New Testament Bible Class

What language did Jesus speak?

Everyday language in Galilee at the time of Jesus was Aramaic with some Hebrew words and Hebrew spellings.  Hebrew and Aramaic languages are closely related.

Language of government and “big business” was Greek.  The language of common “small business” was Aramaic.

Few people used Latin.

The Assyrian Empire, Babylonian Empire, and Persian Empire used Aramaic as the official language. For this period, (about 700–320 B.C.E.), Aramaic held a position in a large portion of the world similar to that occupied by English today.

Aramaic displaced Hebrew for many purposes among the Jews, a fact reflected in the Bible, where portions of Ezra and Daniel (written during the Persian Empire) are in Aramaic.

Aramaic remained a dominant language for Jewish worship, scholarship, and everyday life for centuries in both the land of Israel and in the diaspora (outside the Holy Land), especially in Babylon.  Since the Jews spoke Aramaic, and knowledge of Hebrew was no longer widespread, the practice arose in the synagogue of providing the reading of the sacred Hebrew scriptures with an Aramaic translation or paraphrase, a “Targum”.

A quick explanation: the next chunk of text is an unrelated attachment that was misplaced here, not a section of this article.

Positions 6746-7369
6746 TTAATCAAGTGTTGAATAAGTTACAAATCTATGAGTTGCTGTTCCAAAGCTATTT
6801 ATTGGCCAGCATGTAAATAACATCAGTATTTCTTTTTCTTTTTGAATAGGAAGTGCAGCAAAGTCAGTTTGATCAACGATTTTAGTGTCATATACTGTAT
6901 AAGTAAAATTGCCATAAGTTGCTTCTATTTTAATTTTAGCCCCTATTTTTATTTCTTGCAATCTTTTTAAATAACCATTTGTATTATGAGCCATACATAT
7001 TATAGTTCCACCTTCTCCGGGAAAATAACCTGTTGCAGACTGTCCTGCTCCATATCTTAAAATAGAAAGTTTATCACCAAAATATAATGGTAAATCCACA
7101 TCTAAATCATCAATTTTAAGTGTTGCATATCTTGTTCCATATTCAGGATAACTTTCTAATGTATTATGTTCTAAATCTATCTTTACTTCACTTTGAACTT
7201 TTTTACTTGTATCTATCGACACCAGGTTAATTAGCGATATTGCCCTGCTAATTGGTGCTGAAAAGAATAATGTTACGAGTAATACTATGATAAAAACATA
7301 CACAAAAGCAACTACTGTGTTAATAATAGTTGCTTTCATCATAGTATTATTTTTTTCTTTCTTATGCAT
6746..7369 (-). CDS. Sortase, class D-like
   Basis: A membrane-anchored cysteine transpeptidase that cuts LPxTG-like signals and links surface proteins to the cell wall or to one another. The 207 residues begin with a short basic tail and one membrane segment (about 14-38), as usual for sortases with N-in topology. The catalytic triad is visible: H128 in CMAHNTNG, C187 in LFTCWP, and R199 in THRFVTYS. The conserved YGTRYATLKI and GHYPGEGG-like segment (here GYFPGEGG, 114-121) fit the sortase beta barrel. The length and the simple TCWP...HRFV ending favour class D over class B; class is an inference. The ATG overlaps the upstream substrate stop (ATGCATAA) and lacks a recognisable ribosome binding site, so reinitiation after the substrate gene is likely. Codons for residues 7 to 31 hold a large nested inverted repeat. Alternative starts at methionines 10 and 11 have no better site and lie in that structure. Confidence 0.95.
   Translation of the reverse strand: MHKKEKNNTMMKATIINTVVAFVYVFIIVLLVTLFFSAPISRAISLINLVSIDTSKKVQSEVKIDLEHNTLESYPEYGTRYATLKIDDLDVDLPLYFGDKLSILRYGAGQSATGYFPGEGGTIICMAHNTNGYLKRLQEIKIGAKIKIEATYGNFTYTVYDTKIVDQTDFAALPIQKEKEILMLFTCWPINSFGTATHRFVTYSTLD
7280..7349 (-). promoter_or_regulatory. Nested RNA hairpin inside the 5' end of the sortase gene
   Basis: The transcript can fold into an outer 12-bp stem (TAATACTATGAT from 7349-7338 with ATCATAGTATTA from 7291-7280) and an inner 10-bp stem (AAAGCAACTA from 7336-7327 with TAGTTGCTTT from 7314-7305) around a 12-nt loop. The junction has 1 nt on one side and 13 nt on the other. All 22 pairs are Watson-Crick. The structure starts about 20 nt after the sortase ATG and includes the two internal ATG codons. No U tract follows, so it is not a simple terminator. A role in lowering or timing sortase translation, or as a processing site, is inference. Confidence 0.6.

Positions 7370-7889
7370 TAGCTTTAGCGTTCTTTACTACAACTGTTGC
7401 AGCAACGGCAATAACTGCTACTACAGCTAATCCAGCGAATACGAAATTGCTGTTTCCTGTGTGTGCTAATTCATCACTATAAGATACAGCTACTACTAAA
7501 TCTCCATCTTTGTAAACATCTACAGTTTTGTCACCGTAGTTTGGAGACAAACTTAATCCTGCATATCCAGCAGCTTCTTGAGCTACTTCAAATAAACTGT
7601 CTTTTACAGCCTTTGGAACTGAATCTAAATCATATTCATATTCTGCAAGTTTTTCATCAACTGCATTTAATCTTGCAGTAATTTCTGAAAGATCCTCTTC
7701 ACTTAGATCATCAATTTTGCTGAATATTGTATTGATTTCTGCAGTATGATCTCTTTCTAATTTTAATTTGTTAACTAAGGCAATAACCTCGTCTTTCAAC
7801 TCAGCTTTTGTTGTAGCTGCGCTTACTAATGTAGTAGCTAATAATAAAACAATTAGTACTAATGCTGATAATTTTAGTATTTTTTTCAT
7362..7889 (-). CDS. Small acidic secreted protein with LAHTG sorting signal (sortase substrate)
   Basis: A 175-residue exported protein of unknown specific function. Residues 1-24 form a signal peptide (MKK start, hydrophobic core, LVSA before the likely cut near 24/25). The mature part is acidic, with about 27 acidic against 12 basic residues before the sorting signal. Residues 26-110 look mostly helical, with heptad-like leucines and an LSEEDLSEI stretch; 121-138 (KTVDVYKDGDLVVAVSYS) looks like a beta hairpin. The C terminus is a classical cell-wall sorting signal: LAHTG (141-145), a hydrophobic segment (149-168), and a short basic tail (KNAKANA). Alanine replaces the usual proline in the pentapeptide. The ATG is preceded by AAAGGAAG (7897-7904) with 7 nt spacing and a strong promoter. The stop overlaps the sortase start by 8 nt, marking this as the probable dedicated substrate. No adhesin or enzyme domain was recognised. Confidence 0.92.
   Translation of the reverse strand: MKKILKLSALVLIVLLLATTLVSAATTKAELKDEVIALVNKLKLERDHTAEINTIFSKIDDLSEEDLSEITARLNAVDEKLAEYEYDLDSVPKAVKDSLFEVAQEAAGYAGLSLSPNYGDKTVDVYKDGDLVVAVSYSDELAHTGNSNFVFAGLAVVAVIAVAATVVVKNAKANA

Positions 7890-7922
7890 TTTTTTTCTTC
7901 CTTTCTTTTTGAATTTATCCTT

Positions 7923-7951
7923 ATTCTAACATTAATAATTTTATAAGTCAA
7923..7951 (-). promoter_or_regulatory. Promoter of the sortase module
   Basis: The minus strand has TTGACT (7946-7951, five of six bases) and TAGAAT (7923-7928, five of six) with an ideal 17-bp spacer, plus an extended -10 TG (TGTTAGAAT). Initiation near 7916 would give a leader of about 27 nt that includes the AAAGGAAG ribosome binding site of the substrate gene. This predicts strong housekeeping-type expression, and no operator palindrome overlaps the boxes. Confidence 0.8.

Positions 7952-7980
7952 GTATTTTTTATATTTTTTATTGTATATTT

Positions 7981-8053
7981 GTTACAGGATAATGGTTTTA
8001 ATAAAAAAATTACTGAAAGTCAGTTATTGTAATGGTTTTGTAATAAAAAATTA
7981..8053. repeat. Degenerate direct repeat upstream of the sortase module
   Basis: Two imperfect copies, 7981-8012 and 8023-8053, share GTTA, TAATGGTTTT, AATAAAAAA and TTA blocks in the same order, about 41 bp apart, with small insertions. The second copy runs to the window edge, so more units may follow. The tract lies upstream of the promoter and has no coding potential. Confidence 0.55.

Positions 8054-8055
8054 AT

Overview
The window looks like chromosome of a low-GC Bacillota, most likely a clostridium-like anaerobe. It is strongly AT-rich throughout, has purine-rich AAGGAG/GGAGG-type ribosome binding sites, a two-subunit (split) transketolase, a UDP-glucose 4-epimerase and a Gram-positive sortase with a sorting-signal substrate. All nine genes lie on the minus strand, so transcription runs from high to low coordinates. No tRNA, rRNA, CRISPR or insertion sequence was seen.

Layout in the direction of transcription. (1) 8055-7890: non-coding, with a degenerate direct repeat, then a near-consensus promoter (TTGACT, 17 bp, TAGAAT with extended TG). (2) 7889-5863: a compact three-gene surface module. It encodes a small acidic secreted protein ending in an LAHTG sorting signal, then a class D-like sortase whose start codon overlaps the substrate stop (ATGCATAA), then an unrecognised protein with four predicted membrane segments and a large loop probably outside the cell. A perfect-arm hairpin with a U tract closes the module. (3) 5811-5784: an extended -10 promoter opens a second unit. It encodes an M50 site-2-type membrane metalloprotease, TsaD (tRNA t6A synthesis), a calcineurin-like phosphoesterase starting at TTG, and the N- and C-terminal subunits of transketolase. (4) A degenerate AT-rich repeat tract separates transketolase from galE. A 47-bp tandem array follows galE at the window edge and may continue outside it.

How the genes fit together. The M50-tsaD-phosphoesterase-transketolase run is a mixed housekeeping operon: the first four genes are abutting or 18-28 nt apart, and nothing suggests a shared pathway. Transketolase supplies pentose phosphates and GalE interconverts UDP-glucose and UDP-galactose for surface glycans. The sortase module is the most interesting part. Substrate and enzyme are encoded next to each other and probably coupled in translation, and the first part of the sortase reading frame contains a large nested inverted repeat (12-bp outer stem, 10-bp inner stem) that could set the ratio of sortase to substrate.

Although Jesus spoke Aramaic, the Gospels are written in Greek, and only rarely quote actual Aramaic words.

Aramaic began to decline in favor of Arabic at the time of the Arab conquest in the 7th century AD.  Aramaic survives today in Eastern and Western dialects, mostly as the language of Christians living in a few scattered communities in Syria, Lebanon, Turkey, Iraq, and Iran. 

From Biblical Archaeology Review January/February 2008:  The language Jesus spoke has been preserved for thousands of years in the mountains of Syria…a tiny village called Malula…it is likely that Jesus understood both Hebrew and Greek because of his knowledge of Scipture and his childhood in a heavily Hellenized (Greek culture) area of Galilee.  However, he would have primarily spoken a dialect called Palestinian Aramaic in his everyday conversation and teaching…the remote location of Malula protected its people and its language from invasion by foreign influences over the centuries…a special school has been set up to help students of all ages learn or refresh Aramaic skills and, now, to write this tradionally oral language.

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